Just watched a brilliant 3 hour interview that Edward Snowden gave this week on the Joe Rogan show. He made a very poignant  point. The ordinary guy/gal on the street are supposed to have privacy rights as private citizens whereas politicians are seen as public figures in public office. But just as financial privacy has been turned on its head so has the aforementioned norm. Private citizens now have increasingly less privacy and public office figures are increasingly protected and routinely conceal almost everything. 

Edited by Conno
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3 hours ago, Conno said:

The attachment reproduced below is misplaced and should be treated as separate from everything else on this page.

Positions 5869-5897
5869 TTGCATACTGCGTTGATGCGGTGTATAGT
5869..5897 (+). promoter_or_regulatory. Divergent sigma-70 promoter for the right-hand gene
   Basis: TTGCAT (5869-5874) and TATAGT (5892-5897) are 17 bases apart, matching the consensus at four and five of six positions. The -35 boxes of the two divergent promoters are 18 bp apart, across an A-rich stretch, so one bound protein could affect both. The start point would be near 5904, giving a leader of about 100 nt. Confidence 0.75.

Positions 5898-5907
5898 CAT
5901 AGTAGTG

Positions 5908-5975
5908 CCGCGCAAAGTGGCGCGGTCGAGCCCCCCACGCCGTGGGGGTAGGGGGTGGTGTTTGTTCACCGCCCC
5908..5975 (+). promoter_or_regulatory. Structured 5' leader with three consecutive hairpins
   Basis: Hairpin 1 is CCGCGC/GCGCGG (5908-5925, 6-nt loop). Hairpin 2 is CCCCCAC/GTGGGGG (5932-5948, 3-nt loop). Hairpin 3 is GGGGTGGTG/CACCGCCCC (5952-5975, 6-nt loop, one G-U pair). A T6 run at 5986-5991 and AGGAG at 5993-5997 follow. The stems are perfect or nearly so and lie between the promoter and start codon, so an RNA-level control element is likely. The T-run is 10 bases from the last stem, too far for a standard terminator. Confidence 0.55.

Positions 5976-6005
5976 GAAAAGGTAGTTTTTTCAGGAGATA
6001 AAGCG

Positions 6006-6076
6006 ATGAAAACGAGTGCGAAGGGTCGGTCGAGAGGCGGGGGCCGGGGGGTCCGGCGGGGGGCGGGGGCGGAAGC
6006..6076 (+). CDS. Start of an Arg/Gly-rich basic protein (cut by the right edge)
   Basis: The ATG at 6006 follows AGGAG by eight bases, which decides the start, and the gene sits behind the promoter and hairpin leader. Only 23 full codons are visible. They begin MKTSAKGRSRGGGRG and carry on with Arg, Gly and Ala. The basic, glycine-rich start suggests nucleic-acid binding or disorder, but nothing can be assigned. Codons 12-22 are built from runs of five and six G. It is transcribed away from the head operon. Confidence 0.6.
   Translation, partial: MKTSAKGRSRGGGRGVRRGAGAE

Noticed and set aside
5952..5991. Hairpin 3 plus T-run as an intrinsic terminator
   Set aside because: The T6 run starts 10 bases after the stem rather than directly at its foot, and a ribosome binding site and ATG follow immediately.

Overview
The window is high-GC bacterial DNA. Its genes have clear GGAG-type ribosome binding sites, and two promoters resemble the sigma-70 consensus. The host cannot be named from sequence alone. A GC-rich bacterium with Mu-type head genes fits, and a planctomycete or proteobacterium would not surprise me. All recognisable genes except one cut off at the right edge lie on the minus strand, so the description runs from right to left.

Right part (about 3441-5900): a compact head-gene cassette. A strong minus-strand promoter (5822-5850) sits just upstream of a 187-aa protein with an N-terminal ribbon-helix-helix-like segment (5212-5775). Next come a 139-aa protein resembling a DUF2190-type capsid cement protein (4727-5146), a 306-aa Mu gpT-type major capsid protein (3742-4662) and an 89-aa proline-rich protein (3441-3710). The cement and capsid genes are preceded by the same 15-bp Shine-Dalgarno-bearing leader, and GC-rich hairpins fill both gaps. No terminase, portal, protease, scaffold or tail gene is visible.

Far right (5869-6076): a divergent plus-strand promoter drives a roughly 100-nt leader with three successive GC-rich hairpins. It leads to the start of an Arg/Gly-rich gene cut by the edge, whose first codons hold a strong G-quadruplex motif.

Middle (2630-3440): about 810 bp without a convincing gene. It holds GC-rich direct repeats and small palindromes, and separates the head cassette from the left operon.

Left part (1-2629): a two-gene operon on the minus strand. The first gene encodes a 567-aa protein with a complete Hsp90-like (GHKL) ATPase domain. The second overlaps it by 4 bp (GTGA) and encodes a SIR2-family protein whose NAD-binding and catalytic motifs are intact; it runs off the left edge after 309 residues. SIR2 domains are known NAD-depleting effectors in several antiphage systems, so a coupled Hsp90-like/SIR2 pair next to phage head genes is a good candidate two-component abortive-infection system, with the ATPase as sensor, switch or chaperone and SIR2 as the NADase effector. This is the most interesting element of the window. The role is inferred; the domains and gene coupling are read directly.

Twig was that pre-WWW or a typo for pre-WW2? LOL only pullin ya leg as I'm no youngster myself. Good point, TV is probably not the best place to get a good cross sectional representation of the crypto scene. BUT after saying that just about everyone I know in my own social circle are no-coiners. No correction, everyone I know is a no-coiner, with about a 50/50 mix of never even heard of it to heard of it but don't have any. Hard to get trustworthy numbers but I have read there's probably only around 30/40 million or so wallets out there. Some probably own more than one so coiners still very small from a global population perspective. I'm massively excited about where this is going and I'm not talking price. Another 10X or 100x from here still possible in the years ahead but it's the technology that I'm most enthusiastic about. The chance to give the centralised powers the middle finger and claw back our financial freedom. As you know I already have a thing about the ever increasing AML/KYC data collection creep so this excites me more than price appreciation. I'm not trading my BTC and intending to never sell it back into fiat. I am going to wait for Bitcoin to be recognised as a unit of account in its own right. In other words when people start pricing things in satoshi's rather than always doing a fiat comparison. At that point I will start spending it.